One of the big problems with remote exploration using automated systems is figuring out what is important and using that information to make decisions that will allow you to alter your collection plans to gain more information during the study.
When sending an automated exploration vehicle to Mars, those problems are amplified enormously – space and power become a huge issue. Look at this example from a new article at PhotonicsOnline:
After NASA’s Mars Exploration Rover Spirit examined an outcrop called “Comanche” in 2005, it took years of analyzing indirect evidence before the team could confidently infer the presence of carbon in the rock. A single observation with ChemCam could detect carbon directly.
Imagine that – there was no way to measure something as simple as carbon so it had to be inferred indirectly! In a lab setting that would be trivial … but not on a remote planet. So what is this ChemCam mentioned above? It is a size and power optimized LIBS, or laser-induced breakdown spectroscopy system. Here is an example of such a system:
Laser light from the 1067nm IR laser pulses hit the sample, and the optical system integrated with the Mars Rover telescope collects the events and the signals are spread across three spectrometer systems and the results reduced for transmission back to scientists.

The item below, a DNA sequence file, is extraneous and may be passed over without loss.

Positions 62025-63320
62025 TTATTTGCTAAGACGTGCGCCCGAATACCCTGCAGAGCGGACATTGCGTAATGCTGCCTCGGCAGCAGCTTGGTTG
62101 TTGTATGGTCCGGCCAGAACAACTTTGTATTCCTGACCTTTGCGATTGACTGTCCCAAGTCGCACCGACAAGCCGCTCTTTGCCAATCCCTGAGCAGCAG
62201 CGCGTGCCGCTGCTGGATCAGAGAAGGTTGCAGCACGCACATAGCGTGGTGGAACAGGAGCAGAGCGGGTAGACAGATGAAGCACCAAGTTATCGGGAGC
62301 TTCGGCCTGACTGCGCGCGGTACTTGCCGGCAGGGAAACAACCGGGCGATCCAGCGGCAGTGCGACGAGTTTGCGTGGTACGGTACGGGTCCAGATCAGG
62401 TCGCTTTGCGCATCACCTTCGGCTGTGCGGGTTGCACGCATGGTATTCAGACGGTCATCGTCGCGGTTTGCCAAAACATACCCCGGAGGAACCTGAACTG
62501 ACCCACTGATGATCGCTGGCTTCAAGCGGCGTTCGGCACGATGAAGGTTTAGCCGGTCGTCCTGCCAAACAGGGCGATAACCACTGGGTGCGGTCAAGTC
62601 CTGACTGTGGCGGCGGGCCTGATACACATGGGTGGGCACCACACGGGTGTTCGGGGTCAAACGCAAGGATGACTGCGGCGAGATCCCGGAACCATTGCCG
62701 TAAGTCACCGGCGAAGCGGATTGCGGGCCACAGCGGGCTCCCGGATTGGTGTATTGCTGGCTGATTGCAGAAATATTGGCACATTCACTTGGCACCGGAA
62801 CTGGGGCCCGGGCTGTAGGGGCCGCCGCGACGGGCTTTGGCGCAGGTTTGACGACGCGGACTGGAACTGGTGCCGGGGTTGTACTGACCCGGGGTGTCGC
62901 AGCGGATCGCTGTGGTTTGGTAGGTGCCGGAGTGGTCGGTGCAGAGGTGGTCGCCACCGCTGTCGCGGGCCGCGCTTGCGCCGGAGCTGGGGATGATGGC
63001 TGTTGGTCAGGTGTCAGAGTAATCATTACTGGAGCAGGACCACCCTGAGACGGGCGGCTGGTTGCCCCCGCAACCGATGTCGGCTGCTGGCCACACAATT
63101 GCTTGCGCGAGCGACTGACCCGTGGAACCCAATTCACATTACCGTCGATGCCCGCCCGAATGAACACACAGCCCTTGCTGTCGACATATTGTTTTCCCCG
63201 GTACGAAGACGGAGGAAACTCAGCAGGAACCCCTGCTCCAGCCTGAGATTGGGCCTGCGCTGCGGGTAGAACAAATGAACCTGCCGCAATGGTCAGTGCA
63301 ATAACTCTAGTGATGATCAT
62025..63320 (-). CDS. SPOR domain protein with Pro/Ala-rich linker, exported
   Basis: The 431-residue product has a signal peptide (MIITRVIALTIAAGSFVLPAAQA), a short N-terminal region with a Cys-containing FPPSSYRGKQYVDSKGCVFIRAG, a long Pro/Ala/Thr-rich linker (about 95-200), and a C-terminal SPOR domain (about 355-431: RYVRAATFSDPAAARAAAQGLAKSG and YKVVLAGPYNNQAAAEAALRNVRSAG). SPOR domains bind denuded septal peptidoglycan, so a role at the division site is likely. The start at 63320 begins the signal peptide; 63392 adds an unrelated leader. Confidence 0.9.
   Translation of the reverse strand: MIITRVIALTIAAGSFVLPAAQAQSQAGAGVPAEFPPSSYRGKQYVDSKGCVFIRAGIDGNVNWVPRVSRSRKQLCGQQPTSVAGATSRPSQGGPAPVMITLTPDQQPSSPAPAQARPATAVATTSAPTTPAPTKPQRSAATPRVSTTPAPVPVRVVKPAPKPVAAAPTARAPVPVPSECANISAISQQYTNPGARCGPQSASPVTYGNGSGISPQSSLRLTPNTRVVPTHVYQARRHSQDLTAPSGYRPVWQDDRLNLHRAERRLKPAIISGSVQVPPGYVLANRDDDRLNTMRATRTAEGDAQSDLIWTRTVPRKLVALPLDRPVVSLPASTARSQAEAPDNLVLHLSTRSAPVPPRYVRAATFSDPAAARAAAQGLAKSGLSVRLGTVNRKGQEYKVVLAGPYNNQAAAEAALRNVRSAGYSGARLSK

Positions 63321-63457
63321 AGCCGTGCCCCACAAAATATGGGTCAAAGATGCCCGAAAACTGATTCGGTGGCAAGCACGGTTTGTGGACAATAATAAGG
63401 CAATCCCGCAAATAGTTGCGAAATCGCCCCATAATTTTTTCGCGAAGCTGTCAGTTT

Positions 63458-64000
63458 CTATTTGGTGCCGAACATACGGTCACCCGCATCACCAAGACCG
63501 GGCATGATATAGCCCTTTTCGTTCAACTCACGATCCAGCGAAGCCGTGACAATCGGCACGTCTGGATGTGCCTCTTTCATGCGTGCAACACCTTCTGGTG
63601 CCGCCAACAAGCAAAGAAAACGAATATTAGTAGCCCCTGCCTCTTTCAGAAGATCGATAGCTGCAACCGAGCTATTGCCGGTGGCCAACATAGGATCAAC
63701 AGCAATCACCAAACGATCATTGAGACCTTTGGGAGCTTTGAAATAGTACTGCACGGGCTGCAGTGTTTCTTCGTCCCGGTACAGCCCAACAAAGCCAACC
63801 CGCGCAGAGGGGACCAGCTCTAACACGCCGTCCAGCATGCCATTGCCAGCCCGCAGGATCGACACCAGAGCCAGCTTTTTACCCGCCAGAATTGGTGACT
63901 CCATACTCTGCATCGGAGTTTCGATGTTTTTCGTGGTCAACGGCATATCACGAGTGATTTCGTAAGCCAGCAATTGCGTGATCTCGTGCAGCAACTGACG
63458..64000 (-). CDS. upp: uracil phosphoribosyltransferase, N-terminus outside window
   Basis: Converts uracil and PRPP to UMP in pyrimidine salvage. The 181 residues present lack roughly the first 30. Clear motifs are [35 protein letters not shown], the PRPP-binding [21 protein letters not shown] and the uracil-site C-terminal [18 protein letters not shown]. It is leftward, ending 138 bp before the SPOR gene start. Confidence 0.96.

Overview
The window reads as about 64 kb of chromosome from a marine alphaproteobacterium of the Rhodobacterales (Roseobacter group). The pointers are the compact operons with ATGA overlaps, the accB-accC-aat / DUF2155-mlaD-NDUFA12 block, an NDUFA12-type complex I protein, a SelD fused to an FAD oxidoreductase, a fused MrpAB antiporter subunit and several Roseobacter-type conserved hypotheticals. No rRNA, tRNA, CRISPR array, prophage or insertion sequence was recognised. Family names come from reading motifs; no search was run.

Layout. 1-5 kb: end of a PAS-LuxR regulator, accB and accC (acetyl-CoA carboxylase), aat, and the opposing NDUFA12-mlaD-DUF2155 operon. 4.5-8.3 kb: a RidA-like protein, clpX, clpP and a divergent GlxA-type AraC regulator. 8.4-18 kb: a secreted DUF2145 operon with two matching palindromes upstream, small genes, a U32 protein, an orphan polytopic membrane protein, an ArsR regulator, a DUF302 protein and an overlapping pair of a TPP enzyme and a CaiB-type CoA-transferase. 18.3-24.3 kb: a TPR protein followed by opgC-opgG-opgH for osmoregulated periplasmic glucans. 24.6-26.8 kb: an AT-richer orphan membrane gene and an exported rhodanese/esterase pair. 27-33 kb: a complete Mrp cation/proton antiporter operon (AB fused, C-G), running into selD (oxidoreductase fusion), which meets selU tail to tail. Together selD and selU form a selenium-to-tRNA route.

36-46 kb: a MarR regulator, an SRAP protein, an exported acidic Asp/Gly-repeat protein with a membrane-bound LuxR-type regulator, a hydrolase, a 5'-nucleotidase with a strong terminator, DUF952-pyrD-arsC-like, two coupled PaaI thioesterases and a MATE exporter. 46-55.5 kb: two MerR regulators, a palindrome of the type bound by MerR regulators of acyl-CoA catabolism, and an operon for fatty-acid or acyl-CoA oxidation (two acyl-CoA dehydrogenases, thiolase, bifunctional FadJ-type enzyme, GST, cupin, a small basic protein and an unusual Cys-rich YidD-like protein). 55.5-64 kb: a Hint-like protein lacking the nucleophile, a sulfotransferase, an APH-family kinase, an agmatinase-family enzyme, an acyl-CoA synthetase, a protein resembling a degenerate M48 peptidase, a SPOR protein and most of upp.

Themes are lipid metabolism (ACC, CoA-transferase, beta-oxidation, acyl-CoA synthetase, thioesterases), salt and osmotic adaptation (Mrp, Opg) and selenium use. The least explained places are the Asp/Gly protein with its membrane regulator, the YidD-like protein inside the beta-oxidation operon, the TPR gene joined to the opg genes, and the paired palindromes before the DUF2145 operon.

Here is a specific block diagram of how the ChemCham is planned for implementation.
For more info you can grab the system overview sheet here.
Of course, the logistics of the system are going to be a tremendous challenge. Great emphasis has been placed on power conservation, meaning that the systems will shut down when not in use. Target selection will require a warm-up period … and every power cycle is an opportunity for failure! It will be amazing to see how this all works!
The ChemCam is planned to travel with the Mars Rover in 2012.